top of page

Protective effect after forest fire

Updated: Nov 22, 2023





WHFF Project: 2016.10

Project leaders: Jean-Jacques Thormann and Massimiliano Schwarz


The most important facts in brief

  • The succession of root reinforcement of a stand after forest fire, and thus the dynamics of the protective effect against shallow landslides were characterized and quantified for the first time

  • Current vegetation development in the forest fire areas of Visp and Leuk in Valais, Müstair in Grisons and Cugnasco in Ticino were surveyed and compared with old WSL data sets.

  • The root system of the tree species spruce, beech, sweet chestnut, downy oak, Scots pine, birch, as well as the neophytes Götterbaum and Chinese hemp palm were recorded in the field

  • There is a large difference in the root reinforcement dynamics of each tree species after a forest fire. The wildfire intensity also has a significant influence on the regeneration rate of the system.

  • In general, the highest stabilizing effect of the studied tree species is expected for beech and sweet chestnut. The remaining tree species (Scots pine, birch, goddess tree, hemp palm) develop only a low effect



Project description

Forests are dynamic ecosystems that are subject to various disturbances such as fire, storms, diseases, and insects. These disturbances are part of the natural dynamics of forests, but can be problematic in protection forests because they can temporarily or permanently reduce the protective effect.


Protection forest management aims at influencing forest dynamics to ensure optimal and continuous protective effects. The regeneration time depends on several factors, such as the state of the forest ecosystem before the disturbance, the intensity and type of disturbance, the nature of the natural hazard, and environmental conditions.


The objective of this project is to assess the post-fire resilience of forest ecosystems and quantify the dynamics of their protective effect against shallow landslides. In particular, it should be possible to estimate the time required by forest ecosystems to reach a sufficient level of root reinforcement, taking into account the different possible regeneration scenarios.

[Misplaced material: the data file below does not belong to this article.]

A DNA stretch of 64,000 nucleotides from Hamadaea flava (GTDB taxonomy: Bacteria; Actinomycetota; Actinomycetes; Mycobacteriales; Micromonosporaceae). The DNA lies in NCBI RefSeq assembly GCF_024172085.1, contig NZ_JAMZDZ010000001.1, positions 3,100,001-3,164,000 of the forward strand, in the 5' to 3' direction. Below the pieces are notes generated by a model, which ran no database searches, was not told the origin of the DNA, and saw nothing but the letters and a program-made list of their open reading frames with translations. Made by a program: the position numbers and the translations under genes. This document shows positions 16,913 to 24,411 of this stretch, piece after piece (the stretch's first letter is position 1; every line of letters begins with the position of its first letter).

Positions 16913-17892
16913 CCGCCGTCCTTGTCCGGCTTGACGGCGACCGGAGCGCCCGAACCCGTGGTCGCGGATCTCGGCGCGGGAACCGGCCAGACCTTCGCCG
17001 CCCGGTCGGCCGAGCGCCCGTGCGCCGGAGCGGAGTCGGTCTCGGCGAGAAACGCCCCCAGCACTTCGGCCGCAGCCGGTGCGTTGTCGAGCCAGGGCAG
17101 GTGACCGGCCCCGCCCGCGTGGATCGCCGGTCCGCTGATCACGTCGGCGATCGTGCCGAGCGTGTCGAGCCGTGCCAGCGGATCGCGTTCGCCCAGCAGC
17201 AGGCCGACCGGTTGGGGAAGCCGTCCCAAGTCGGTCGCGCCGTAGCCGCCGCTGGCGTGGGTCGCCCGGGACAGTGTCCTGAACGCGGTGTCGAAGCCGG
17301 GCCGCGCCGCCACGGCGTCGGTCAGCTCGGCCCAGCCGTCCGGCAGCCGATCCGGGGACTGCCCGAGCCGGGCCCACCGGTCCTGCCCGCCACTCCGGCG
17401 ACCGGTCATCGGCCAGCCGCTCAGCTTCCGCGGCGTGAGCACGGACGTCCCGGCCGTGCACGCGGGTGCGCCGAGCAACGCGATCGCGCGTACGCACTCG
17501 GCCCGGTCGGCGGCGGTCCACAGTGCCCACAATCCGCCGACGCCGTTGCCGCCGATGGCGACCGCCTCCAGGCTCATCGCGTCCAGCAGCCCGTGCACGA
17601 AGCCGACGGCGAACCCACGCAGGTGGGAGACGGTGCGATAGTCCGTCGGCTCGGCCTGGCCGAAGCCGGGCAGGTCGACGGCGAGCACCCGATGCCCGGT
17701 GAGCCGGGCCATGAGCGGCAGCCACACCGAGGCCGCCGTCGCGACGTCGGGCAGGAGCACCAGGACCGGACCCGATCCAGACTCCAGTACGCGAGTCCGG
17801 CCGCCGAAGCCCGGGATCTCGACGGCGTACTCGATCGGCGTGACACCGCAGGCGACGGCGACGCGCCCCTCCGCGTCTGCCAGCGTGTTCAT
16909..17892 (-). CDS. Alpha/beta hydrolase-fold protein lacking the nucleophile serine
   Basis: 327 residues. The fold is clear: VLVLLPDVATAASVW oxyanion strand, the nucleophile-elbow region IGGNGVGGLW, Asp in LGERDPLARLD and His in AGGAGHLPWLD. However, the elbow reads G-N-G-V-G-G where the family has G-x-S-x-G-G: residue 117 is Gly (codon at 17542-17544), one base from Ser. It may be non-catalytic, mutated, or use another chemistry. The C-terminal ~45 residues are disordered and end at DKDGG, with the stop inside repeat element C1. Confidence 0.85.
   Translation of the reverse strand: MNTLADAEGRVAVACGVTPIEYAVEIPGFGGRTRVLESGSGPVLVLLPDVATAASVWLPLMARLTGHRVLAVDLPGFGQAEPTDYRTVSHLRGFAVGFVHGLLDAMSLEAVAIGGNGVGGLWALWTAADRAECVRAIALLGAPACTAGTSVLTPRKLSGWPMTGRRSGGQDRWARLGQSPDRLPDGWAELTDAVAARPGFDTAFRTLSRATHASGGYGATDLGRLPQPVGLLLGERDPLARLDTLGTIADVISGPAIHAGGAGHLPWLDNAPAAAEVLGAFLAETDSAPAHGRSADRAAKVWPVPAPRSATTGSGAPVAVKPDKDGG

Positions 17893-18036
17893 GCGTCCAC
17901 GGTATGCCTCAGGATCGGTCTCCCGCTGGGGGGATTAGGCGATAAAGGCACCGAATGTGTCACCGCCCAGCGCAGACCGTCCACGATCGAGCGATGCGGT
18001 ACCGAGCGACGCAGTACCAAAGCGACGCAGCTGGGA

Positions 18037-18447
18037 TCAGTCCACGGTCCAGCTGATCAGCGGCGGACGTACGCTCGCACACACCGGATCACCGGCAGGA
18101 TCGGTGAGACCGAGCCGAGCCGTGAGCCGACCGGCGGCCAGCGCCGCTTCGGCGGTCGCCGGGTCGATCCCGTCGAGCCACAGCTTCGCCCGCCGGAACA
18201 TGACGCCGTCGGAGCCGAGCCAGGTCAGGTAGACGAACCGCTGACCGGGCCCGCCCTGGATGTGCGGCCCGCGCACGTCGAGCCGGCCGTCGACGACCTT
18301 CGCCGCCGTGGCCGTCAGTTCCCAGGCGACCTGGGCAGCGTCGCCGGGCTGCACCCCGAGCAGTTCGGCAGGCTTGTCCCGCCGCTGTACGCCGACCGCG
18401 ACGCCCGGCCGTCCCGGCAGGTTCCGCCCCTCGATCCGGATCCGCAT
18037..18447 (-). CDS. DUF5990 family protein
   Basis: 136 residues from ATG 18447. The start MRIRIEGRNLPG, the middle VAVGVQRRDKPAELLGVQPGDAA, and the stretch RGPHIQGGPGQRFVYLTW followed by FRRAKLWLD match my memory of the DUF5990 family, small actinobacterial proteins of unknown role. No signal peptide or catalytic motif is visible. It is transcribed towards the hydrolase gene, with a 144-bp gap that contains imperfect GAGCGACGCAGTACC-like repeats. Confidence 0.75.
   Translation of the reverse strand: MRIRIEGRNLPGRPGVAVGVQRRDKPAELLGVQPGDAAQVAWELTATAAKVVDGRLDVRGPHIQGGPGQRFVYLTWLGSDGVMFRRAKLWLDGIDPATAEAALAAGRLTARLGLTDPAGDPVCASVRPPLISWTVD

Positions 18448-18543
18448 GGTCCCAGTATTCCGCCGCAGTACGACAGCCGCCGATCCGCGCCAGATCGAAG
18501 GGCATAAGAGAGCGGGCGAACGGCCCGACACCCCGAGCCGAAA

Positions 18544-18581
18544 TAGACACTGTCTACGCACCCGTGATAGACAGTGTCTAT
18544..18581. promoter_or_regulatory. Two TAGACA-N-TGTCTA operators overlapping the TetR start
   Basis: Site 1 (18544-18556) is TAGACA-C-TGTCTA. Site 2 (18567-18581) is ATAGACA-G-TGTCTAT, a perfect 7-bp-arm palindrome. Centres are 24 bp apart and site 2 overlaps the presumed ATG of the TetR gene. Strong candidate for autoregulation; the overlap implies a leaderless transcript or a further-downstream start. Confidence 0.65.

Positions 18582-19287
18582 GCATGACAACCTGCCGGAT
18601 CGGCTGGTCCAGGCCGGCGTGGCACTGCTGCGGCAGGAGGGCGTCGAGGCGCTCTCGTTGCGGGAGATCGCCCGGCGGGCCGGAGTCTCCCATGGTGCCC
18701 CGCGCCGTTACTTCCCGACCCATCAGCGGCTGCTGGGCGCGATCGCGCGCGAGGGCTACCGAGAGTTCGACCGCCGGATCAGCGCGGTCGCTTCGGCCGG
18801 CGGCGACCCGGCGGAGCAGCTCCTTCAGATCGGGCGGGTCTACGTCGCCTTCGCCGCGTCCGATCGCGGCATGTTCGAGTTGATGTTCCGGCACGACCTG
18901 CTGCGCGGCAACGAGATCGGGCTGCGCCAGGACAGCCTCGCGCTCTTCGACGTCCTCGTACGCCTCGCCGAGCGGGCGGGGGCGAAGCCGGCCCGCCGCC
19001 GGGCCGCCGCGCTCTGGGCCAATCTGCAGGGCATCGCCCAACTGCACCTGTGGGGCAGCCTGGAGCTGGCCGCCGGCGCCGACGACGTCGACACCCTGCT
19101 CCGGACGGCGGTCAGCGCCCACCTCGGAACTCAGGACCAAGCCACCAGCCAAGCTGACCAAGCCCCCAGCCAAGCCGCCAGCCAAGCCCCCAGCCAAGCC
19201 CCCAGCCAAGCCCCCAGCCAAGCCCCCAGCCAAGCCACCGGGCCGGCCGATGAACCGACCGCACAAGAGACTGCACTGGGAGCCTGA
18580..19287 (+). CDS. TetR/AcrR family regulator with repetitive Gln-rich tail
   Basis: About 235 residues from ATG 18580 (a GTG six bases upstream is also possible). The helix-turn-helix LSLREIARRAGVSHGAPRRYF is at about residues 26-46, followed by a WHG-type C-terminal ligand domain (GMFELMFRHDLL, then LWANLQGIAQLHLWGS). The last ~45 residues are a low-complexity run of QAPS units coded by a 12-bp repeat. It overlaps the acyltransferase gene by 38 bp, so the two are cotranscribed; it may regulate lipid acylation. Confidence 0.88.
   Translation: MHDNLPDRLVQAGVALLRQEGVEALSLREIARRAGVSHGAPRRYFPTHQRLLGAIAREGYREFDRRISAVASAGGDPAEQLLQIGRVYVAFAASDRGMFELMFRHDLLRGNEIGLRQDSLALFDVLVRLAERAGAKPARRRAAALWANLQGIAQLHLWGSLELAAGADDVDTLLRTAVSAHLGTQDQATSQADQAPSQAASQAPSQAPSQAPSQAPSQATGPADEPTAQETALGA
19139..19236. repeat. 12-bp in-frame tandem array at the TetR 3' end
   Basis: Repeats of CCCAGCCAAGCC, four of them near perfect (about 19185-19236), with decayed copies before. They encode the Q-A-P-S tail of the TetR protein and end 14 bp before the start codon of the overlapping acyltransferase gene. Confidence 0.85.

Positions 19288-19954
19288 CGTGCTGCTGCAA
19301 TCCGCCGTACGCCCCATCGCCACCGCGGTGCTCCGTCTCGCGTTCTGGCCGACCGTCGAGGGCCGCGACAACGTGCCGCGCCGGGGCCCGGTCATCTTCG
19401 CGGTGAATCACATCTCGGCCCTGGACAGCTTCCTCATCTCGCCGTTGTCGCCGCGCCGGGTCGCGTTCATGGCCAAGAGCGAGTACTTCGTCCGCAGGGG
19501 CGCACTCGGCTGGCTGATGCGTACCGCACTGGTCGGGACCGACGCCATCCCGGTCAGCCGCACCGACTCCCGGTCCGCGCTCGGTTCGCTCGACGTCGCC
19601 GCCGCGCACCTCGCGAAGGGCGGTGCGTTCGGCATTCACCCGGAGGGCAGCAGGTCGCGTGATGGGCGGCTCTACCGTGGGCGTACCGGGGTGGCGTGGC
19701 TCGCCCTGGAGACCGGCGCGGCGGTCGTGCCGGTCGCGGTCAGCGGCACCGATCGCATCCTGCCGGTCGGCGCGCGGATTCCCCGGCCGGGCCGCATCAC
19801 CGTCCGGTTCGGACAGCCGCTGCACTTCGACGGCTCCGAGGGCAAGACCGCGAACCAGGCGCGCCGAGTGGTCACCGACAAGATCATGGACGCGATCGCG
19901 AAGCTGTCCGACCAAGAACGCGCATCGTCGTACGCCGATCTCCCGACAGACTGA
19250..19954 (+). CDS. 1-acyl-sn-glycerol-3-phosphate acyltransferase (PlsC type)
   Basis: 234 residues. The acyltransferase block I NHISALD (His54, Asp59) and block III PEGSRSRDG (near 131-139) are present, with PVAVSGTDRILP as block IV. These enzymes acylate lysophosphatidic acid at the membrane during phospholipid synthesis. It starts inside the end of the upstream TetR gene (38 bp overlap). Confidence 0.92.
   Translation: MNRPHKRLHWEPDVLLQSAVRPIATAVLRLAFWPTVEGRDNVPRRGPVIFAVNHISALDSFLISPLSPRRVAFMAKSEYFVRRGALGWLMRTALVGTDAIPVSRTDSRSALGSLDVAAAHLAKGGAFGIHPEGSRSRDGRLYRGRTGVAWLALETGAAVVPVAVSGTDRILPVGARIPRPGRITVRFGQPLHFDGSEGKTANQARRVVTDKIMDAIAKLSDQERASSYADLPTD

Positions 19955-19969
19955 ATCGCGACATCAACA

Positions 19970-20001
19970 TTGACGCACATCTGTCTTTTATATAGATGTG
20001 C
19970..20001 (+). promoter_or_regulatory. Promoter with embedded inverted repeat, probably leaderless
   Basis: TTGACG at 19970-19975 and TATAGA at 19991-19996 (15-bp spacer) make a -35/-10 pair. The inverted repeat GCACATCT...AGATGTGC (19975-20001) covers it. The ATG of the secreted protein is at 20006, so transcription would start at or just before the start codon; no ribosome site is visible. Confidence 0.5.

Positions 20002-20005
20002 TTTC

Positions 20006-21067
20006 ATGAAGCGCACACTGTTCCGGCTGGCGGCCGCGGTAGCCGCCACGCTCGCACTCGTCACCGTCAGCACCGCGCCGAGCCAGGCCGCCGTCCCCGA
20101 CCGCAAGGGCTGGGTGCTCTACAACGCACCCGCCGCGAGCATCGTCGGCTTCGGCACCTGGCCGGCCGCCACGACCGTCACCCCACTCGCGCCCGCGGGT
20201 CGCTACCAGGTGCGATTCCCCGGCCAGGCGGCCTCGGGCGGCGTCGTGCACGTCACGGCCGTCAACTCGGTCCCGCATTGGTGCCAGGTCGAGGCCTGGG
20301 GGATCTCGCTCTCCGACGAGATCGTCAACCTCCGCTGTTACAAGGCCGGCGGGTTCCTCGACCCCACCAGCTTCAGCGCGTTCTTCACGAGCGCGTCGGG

For this purpose, the current vegetation development in the forest fire areas Visp and Leuk in Valais, Müstair in Grisons and Cugnasco in Ticino was surveyed and compared with old data sets of WSL. Thus, the increment as well as the change in tree species composition and stand density can be seen. In addition, to determine the vegetation dynamics of individual tree species, LFI datasets were analyzed to estimate the BHD increment of each tree species at different elevation levels. Next, the root systems of the tree species spruce, beech, sweet chestnut, downy oak, Scots pine, birch, as well as the neophyte goddess tree and Chinese hemp palm were recorded in the field.

On the one hand, individual roots were examined for their maximum absorbable tensile force, and on the other hand, the root quantity and root distribution were determined. With these parameters, the root bundle model according to Schwarz et al. (2010b, 2013) can be used to calculate the lateral and basal root reinforcement dynamics for each tree species, depending on stand density and average BHD.



Conclusions

The results show a large difference in the root reinforcement dynamics of each tree species after a forest fire. The forest fire intensity also has a significant influence on the regeneration speed of the system. In general, the highest stabilizing effect of the studied tree species is expected for beech and sweet chestnut. A medium contribution to slope stability is present in spruce and downy oak. The remaining tree species (Scots pine, birch, goddess tree, hemp palm) have only a minor effect.

With the acquired knowledge, a decision tree for practice was created, which provides an aid for deciding the necessary measures depending on the forest fire case in the protection forest against shallow landslides.



Here you can download the full final report:

2016.10_Schutzwirkung_nach_Waldbrand
.pdf
Download PDF • 20.73MB

You can find more information about the project on ARAMIS.




Comments


bottom of page